Microsoft postpones Windows Server 2008 RTM

Milestone slips from final quarter this year into Q1 '08

As it trumpeted news of Vista SP1's scheduled release Wednesday, Microsoft also quietly said it would delay Windows Server 2008, the next version of its server operating system.

Helene Love Snell, a senior product manager on the Server 2008 team, broke the news on the group's blog. "This seems like the best place to let you know that Windows Server 2008, which we have been saying would Release to Manufacturing (RTM) by the end of the calendar year, is now slated to RTM in the first quarter of calendar year 2008 [in the US]," she said Wednesday.

Snell gave no specific reason for the delay, only citing a desire for more time. "While we're very happy with the feedback we're getting and the overall quality of the latest product builds, we would rather spend a little more time to meet the high quality bar that our customers and partners deserve and expect," she added.

Microsoft had stuck with the fourth quarter 2007 RTM as recently as last month, when it announced a Feb. 27, 2008 launch for the OS. Even though its official debut wouldn't take place until deep into the first quarter of next year, Server 2008 would be out before the end of 2007, Microsoft said then.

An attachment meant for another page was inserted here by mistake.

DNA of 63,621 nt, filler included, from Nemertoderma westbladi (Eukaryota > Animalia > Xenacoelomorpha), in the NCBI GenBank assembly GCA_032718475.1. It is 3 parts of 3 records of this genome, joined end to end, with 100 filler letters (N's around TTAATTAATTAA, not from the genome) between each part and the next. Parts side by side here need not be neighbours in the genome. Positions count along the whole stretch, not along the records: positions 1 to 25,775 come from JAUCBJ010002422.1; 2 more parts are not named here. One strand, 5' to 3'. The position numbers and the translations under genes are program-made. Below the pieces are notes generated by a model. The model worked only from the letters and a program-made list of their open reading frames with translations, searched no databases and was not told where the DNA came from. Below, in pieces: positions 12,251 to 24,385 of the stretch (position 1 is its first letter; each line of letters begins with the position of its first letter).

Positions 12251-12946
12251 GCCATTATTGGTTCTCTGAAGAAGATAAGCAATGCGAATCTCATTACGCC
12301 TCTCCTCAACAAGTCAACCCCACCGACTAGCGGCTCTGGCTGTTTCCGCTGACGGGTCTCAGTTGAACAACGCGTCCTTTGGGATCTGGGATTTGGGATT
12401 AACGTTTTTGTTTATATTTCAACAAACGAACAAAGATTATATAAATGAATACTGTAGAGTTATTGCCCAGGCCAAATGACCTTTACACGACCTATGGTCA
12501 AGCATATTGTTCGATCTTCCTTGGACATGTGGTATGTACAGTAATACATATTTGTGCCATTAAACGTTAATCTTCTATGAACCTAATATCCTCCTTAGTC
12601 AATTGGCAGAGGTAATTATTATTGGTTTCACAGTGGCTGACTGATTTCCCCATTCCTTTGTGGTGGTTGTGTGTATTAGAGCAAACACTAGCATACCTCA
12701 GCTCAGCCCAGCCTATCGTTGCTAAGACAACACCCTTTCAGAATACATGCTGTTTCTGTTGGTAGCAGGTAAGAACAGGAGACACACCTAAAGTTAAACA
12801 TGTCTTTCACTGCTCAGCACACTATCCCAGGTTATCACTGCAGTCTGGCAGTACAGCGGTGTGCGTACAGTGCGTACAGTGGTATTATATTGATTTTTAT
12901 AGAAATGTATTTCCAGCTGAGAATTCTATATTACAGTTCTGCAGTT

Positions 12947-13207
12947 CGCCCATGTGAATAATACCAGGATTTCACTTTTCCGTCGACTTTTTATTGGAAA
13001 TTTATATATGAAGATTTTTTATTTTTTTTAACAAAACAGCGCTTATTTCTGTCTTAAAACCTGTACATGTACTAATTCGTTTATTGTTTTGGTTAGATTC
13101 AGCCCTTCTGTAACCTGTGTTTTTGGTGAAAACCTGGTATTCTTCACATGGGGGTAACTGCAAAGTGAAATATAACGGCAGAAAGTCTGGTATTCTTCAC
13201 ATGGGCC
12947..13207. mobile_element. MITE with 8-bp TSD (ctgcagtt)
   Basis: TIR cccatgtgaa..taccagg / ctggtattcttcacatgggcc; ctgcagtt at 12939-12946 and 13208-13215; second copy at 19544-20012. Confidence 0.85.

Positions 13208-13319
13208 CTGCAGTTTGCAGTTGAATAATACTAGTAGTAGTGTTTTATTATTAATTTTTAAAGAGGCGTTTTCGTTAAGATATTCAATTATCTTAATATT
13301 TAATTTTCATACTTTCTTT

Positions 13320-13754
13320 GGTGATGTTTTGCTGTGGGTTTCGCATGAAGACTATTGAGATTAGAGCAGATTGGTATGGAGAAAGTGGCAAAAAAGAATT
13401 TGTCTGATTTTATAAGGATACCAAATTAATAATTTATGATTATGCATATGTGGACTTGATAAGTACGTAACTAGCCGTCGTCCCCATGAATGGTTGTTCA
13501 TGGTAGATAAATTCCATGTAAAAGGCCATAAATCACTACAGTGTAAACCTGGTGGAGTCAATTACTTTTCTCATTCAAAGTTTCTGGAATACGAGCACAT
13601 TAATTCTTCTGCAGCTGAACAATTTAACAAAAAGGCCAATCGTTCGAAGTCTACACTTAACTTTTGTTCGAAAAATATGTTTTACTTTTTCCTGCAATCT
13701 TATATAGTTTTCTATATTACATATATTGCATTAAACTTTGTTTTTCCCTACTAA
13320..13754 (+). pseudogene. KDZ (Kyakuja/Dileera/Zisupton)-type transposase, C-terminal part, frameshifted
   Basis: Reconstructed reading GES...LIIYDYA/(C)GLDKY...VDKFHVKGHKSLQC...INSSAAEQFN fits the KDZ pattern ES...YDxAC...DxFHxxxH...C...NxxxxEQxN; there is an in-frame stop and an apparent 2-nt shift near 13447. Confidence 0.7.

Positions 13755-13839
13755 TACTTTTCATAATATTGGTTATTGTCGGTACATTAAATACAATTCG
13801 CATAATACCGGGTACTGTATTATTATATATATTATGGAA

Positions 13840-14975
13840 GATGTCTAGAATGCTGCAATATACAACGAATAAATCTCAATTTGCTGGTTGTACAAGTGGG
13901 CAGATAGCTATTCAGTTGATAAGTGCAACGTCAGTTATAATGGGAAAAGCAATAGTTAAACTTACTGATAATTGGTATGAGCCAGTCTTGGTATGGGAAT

"I'm not convinced that this is such a big delay," said Michael Cherry, an analyst with Directions on Microsoft. "Just like Vista last year, even when they said it would be available to business late in the year, everyone knew no one was going to look at it until January," Cherry said. "I think they're doing the right there by typing up [Windows Server 2008] now."

The RTM delay won't affect the big splash Microsoft still has scheduled for late February, Snell said. The Los Angeles launch event will feature Visual Studio 2008 and SQL Server 2008, as well as Windows Server 2008.

But when the software does ship, Cherry expects uptake to be swifter than Vista's. "The machines that need to be changed are under the control of IT." Another reason: logistics. "While clients may number in the hundreds, servers may number only in the tens," he said.

"Plus, I think IT is just much more comfortable with the changes in Server 2008. As IT, I don't care how much they improve Movie Maker in Vista, but I do care when they improve Server."

Like its client cousin, Windows Vista, Windows Server 2008 has racked up more than one delay. A year ago, when it was still dubbed Longhorn Server, and beta 2 had just reached testers, RTM was pegged to the six-month stretch between July and December 2007.

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Gregg Keizer

Gregg Keizer

Computerworld
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